In more recent times human society, aided by labour saving devices of all sorts has tipped the battle for survival in our favour. The flow equation is now easily positive all the time for large numbers of people – especially in the west.

The human body however remains as adapted as ever for those periods of food shortage, except they mostly now don’t happen!

With all the food now so easily available, appetites expand with waistlines true to design. When we reduce the flow we immediately feel hungry. The body’s response from history is to attempt to maintain body size via increased appetite. Our brains complain – “just one more major food experience is normal – indulge and live!”. I understand that people who deliberately “supersize” experience greater difficulties in getting weight off than anticipated.

So what to do in the modern age when diets aren’t enforceable by “kind” mother nature?

Our subsequent posts will attempt to discuss some strategies.

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Pu-erh tea

Pu-erh tea

There has been a recent surge of Pu-erh tea prices in China, 36%-150% over the last 12 months.

Pu-erh tea is a tea class of its own, similar to premium wine in many aspects, it value increases with age. Its unique post –fermentation nature enhances its aroma and texture with time. The market value of aged Pu-erh tea generally increase by 10%-20% every year depending on the tea variety and original quality.

The following reasons are believed to have contributed to the recent surge of Pu-erh tea market prices:

  1. The inflation in China is high, especially in foods.
  2. The basic labour cost in the Yun-Nan Province has gone up significantly – reported to have doubled since last year. Tea making is a labour intensive process, from leaves picking to the final processing.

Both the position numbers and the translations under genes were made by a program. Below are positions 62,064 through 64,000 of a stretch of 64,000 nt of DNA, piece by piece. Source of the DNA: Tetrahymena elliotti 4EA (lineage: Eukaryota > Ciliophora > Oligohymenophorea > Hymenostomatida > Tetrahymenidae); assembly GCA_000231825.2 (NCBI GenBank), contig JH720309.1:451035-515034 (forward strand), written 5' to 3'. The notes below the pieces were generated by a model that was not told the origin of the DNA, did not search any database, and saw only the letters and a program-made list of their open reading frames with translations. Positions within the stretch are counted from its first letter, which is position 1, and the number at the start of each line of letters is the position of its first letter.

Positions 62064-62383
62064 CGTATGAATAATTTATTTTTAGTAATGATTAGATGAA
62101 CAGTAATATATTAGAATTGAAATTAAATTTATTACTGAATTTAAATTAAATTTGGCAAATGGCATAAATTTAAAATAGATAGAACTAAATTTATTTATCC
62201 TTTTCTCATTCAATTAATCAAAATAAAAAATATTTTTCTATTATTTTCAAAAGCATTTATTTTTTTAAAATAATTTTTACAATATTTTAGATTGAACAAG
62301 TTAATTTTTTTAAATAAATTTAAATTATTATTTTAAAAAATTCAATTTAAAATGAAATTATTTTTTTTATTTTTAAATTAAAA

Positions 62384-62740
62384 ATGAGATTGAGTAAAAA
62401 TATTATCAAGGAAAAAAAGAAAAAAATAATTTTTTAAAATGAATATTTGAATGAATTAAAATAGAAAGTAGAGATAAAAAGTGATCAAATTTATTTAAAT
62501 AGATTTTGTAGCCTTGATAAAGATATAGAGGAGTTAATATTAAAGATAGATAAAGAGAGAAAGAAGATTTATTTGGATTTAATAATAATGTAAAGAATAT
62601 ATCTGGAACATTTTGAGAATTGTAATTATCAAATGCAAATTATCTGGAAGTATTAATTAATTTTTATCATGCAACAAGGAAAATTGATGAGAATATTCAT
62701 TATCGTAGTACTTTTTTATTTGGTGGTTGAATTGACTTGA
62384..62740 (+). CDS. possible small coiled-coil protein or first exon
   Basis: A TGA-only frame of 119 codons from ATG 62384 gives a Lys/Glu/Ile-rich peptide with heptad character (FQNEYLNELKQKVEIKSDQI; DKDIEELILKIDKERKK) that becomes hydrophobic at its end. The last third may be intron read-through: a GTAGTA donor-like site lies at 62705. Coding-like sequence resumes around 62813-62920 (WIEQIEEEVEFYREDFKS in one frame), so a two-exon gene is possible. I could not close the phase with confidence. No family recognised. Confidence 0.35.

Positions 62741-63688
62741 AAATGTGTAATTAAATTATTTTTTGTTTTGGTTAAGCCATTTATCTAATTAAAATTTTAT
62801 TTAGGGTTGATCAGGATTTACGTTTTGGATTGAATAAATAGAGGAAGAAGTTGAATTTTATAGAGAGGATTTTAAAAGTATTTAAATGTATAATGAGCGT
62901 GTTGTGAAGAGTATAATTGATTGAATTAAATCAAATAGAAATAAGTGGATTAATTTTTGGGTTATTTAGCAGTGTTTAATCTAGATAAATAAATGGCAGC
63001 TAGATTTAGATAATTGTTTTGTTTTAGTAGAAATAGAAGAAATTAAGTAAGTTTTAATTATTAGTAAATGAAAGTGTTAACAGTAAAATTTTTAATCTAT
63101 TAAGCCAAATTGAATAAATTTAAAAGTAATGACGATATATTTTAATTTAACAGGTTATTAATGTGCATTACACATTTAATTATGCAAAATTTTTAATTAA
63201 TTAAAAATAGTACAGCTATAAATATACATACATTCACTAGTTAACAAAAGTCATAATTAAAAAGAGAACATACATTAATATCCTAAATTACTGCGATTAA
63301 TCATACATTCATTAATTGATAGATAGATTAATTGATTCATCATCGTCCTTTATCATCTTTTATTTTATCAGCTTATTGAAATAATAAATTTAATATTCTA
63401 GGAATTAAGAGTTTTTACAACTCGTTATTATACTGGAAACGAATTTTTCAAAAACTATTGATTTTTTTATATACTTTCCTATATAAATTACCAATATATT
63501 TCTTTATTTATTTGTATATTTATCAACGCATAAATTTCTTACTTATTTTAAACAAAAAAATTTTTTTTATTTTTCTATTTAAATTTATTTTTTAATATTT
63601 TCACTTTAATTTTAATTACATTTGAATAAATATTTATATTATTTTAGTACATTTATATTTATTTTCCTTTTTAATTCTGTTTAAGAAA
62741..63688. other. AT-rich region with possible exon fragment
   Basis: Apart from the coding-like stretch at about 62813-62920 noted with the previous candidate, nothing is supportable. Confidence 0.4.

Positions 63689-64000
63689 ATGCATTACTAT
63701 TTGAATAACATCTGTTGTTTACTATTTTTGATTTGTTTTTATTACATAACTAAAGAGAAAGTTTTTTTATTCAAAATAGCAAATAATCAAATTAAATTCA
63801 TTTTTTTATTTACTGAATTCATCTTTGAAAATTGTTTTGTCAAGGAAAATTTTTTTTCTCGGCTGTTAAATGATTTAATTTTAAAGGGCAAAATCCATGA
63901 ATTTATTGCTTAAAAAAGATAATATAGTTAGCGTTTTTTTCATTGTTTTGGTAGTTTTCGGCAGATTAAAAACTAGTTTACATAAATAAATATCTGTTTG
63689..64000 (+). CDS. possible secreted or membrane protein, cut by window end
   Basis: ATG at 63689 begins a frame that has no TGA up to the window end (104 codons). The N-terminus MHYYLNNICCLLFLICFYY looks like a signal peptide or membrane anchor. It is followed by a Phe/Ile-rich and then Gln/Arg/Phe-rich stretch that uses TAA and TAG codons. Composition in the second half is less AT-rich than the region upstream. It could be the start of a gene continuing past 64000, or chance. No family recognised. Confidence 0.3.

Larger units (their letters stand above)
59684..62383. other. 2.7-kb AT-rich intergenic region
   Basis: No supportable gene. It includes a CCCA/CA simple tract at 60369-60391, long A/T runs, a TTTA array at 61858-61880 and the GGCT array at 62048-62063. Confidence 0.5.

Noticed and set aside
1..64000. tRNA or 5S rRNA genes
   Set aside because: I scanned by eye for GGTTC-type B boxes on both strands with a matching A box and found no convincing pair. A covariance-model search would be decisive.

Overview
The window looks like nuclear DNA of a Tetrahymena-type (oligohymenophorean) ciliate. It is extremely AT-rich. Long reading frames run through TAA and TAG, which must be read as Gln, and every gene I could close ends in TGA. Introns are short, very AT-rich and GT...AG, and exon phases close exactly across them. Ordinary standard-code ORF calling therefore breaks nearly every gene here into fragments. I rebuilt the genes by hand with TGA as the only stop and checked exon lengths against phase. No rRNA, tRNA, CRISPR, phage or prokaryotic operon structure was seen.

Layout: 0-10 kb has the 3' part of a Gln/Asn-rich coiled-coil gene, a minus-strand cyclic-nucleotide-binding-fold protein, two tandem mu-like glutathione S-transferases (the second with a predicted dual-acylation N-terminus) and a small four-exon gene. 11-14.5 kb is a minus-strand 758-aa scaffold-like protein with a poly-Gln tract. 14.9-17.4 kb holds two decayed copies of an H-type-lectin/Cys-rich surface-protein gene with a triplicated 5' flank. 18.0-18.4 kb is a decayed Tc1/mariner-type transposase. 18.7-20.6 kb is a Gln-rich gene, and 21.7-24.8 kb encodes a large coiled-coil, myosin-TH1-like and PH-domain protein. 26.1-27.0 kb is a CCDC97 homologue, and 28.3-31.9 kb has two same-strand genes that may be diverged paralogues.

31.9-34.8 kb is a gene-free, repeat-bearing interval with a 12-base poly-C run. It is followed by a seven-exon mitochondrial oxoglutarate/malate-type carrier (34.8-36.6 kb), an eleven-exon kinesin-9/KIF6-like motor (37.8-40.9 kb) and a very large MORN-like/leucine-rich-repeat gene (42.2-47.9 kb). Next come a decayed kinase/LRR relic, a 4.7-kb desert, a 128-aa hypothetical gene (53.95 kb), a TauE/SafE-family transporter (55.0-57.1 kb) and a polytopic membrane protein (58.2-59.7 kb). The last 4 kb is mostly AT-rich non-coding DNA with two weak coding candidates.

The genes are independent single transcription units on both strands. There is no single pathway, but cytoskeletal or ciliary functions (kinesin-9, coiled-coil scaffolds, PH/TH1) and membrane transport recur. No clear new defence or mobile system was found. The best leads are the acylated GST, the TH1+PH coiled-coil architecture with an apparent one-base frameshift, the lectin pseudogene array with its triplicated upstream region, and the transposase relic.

3. Due to the radiation concerns about Japanese tea products after last year tsunami, many tea retailers have switched to products such as Pu-erh tea. Most of Pu-erh teas are high altitude forest wild gown with low risk of industrial pollution.
  4. Financial value: some investors use Pu-erh collection as investments. Many have tried share market and property investments during the last a couple decades. Property market in China now is considered to be overvalued and share market has been unstable. Pu-erh tea value increase is considered to be relatively steady.
  5. Personal value: Pu-erh tea is also believed to have many potent health benefits including reducing cholesterol and weight, and assist digestion.
  6. Pu-erh tea is still considered to be relatively cheap compared to other premium Chinse teas. There is therefore a bit of catching up happening.

In summary, the current demand of Pu-erh tea is high and the tea prices in China are largely driven by the balance of demand and supply.

Similar to share market, we cannot predict at this point where the direction the Pu-erh tea price is pointing at. It is however the tea producer’s believe that it is unlikely to go down.

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The recent history of Chinese tea consumption

The history of tea consumption in China is long.  Its path is, however, not at all straight.

As a young child growing up in China during 60s-70s, tea and water were the main beverages available.

During the 80s when I was a new university graduate, I remember China’s tradition of tea consumption was overshadowed by coffee, coke and bottled drinks with the younger generation looking to the west for inspiration and ideas of freedom and modernisation.  This was during the period that China was opening up to the west. The beverages coming from the west were considered to be ‘cool’ and tea was an old fashioned drink that was out of date. Tea’s market price was low and the main demand for it came from the ‘older’ generation.